In order to push past his default response, my husband had to ask himself, What kind of marriage do I want and how can I love my wife the way Christ loves the church? Similarly, as members of the Body of Christ, we must ask ourselves, What kind of nation, neighborhood, and church do I want? Is it more important to defend my opinions and views or love like Christ loved?

Learning to love across divides is time consuming and difficult. Since day-to-day life often presents us with more challenges than we can keep up with, it might feel like the most sensible choice would be to avoid situations that might lead to conflict or discomfort. But our goal as Christians should never be valuing our own comfort over another’s pain. It’s absolutely true that racial reconciliation work is costly and difficult. Author Christena Cleveland writes in Disunity in Christ, “If reconciliation work isn’t painful, I’d venture to say that it isn’t really reconciliation work.”

Reconciliation demands a willingness to be transformed by the power of the cross—something that cannot happen without pain and sacrifice. According to Sheila Wise Rowe—a counselor, author, and unwilling participant in Boston’s forced busing of the 1970s—“Reconciliation is not only about systemic change. It’s actually about relational transformation.” In other words, real reconciliation—and the equality that should come with it—will not happen simply by changing legislation or equipping police officers with body cameras. Something much more profound is needed and that something is our willingness to be transformed into the image of Christ and to then begin caring about the things He cares about.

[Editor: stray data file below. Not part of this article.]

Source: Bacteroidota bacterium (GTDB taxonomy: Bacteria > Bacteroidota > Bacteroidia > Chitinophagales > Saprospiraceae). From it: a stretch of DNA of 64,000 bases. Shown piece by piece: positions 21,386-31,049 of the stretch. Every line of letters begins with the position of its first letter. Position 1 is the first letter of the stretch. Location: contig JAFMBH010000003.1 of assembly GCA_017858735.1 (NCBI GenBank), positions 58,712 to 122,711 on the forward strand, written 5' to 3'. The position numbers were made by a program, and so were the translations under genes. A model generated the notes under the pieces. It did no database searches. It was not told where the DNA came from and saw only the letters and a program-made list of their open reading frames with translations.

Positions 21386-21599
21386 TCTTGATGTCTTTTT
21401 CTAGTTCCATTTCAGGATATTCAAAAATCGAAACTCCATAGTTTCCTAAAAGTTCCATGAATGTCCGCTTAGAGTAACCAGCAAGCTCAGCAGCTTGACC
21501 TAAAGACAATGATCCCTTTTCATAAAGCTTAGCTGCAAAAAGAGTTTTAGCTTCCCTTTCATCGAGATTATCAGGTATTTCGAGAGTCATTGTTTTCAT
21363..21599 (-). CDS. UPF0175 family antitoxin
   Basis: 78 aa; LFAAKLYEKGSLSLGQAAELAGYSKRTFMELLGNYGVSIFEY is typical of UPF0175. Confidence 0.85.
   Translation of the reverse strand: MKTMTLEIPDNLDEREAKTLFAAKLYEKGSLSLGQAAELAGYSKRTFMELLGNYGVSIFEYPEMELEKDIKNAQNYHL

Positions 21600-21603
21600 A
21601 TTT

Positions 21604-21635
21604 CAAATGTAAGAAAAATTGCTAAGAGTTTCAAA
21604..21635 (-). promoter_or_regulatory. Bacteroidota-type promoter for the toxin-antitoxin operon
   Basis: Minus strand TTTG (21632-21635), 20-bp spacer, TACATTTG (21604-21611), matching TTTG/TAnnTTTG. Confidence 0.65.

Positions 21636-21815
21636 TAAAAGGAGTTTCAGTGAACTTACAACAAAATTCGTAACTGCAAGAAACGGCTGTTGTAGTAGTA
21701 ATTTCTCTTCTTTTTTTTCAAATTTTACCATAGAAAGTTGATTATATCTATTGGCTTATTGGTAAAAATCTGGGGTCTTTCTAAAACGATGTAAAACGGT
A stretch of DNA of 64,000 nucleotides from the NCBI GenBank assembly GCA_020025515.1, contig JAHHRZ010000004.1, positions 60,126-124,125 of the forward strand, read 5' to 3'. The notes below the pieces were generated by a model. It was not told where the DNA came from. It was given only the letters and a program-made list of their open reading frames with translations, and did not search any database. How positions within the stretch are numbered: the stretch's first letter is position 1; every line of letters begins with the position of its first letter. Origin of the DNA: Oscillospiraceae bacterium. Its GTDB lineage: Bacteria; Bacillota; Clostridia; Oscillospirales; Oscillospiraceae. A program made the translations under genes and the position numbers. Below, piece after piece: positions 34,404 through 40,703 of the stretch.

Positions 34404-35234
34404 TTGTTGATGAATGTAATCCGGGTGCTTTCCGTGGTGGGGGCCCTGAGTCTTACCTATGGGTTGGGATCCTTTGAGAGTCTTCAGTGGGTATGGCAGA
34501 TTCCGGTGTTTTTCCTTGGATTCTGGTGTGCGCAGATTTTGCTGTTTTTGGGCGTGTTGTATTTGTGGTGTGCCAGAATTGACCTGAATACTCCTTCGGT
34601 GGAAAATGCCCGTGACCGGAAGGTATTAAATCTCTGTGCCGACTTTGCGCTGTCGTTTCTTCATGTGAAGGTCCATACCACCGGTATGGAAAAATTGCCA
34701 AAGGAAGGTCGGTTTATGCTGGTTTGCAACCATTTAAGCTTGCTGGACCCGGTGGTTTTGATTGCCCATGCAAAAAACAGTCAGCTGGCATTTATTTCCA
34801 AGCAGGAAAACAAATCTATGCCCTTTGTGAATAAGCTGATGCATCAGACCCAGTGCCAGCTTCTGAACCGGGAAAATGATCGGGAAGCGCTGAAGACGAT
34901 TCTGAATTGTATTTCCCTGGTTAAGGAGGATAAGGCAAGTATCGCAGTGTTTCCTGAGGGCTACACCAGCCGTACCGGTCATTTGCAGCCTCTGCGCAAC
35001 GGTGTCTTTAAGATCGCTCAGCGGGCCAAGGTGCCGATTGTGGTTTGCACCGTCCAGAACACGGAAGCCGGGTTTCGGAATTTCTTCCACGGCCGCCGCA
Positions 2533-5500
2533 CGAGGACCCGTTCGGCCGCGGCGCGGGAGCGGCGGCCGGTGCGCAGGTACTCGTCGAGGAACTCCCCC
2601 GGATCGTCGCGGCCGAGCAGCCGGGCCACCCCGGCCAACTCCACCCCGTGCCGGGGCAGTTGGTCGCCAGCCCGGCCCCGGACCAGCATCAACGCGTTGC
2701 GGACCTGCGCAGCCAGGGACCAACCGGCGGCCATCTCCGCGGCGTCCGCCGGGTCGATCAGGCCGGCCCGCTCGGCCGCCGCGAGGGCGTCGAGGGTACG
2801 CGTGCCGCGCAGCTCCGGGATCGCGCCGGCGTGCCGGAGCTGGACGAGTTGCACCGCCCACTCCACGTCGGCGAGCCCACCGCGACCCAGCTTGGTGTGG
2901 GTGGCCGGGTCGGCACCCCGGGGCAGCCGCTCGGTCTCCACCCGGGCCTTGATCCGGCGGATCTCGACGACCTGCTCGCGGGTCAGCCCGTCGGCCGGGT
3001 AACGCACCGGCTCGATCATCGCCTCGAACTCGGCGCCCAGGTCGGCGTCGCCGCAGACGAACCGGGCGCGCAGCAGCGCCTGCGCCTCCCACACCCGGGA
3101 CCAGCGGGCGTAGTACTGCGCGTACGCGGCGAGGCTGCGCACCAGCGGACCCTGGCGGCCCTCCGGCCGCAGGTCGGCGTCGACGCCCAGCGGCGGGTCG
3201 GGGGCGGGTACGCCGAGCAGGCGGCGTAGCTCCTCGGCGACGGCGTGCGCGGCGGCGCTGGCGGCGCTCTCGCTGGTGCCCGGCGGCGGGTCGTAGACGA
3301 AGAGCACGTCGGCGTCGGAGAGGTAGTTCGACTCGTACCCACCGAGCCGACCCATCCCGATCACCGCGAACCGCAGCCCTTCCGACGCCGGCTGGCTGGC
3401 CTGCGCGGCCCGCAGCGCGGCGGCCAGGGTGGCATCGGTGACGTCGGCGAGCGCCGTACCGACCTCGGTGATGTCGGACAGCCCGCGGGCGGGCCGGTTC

We will become transformed people if, as we engage with those who are different, we allow the Lord to reveal and convict us of any racial biases, pride, or attempts to hoard power. If it becomes obvious that we are indeed guilty of any of these sins, we then need to confess, ask for forgiveness, and engage in the fight for equality and justice. For some, that might mean intentionally developing cross-cultural friendships. For others, it might mean committing to hiring and promoting  People of Color.

Whether it happens in a conversation between a husband and wife or two diverse people groups, defensiveness fails to further the conversation. When we allow ourselves to feel the discomfort of being confronted and then choose to lay down our rhetorical swords, God can begin the process of transformation. As He empowers us to listen well, love those who are different, and willingly share both power and privilege, perhaps we will finally find our way to true and lasting reconciliation.

Dorothy Littell Greco spends her days thinking, praying, and writing about how to become more like Jesus. You can find her work or her website or by following her on Substack, Twitter (@dorothygreco), or Instagram.

Cover photo by Wonderlane on Unsplash